PIP is designed by the Department for Work and Pensions (DWP) to help those who live with a disability or health condition. The payment can help with the extra costs associated with a number of conditions, and is therefore greatly valued by those who receive it. However, for the most part, the eligibility rules for PIP state a person must have not reached State Pension age to claim.
Therefore for those who have been claiming DLA, and have received a letter inviting them to apply for PIP, the payment is still available.
Finally, if a person has been entitled to PIP in the past, reaching state pension age may not affect a claim for PIP.
The government website explains: “You may get PIP if you previously got it and you were still entitled to it within the last year.”
While these instances prove those of state pension age can still receive support from PIP, there may be some who fall outside of these brackets.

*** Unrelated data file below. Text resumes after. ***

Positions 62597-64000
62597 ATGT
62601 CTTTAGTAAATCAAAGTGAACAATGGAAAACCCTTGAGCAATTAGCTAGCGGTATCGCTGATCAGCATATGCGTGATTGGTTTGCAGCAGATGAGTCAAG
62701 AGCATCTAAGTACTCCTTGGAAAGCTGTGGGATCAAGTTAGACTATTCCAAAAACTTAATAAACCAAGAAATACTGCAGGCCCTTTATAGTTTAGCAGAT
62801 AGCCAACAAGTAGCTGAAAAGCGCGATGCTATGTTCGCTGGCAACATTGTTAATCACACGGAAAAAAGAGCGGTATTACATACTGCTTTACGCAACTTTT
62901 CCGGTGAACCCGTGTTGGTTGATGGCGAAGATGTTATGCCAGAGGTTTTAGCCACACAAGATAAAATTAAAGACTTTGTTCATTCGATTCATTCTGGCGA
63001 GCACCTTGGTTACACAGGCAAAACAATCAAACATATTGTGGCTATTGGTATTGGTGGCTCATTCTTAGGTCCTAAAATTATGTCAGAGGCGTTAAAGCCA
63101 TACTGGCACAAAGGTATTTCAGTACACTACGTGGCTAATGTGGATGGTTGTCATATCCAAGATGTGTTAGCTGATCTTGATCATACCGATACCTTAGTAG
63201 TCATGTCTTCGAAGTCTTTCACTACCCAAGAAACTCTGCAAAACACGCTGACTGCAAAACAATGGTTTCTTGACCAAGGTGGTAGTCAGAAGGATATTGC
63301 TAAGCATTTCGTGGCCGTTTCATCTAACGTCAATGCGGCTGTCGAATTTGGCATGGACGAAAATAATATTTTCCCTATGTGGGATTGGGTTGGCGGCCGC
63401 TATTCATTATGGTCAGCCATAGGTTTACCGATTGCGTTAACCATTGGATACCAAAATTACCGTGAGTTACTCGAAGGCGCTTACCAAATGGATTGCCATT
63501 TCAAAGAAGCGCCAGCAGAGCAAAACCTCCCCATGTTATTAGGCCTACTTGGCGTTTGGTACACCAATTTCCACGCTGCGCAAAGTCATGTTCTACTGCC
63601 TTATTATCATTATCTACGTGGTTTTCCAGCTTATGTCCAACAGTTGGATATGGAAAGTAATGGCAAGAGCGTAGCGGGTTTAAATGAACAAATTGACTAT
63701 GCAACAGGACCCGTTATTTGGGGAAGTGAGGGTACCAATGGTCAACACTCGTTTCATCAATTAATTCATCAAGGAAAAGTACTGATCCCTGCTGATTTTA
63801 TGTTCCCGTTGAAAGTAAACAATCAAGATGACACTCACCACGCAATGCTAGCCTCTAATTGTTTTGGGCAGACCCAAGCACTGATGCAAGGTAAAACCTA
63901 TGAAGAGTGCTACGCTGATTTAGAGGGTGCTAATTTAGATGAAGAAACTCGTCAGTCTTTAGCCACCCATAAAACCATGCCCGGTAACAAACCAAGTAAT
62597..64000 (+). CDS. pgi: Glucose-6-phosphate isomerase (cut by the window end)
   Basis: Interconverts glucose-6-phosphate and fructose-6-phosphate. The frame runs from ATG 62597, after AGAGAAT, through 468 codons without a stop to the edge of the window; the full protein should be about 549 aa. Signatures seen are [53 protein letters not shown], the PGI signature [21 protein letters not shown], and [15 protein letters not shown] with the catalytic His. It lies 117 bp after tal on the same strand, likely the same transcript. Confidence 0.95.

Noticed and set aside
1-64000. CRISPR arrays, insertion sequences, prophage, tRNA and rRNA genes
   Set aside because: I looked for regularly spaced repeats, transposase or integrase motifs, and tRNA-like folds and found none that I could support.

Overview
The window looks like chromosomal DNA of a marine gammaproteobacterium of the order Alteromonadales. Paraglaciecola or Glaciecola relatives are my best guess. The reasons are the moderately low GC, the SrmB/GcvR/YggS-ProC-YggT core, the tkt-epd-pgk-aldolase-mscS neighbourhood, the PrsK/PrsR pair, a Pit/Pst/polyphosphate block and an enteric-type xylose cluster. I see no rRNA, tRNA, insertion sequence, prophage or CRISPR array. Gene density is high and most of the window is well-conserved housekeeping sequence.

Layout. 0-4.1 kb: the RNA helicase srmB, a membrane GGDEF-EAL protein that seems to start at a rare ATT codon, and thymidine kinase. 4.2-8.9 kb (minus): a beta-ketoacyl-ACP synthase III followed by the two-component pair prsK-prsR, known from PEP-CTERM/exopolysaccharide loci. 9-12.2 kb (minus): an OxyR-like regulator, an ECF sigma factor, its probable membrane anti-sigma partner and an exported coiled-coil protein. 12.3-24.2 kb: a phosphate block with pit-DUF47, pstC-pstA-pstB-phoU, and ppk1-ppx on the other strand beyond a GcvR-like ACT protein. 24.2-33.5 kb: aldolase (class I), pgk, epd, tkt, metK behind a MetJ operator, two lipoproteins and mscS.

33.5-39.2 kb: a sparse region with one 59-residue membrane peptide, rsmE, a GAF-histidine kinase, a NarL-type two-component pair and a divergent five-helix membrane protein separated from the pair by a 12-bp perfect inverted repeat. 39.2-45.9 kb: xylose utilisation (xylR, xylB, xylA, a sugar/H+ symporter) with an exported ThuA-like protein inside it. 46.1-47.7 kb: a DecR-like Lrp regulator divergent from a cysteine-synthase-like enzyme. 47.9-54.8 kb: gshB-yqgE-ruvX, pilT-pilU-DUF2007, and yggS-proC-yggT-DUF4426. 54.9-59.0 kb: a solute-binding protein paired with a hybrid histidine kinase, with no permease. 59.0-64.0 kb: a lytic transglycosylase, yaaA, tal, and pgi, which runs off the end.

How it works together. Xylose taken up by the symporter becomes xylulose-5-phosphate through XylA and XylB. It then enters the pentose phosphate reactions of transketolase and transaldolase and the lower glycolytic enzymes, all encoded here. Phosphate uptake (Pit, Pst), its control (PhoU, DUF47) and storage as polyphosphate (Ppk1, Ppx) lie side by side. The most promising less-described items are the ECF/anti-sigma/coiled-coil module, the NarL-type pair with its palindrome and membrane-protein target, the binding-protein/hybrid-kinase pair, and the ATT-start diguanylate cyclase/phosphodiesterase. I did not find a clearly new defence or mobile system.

Whether a person receives one or both of these elements, however, is down to how severely their condition affects them.
The first part of PIP is the daily living element, designed to help Britons with their day to day lives.
It is paid at a weekly rate of either £59.70 or £89.15.
In addition, the mobility part of PIP can help claimants get out and about, and indeed around the house.
Per week, claimants will receive either £23.60 or £62.25.
PIP can be claimed by calling the DWP, or via post if a person so wishes.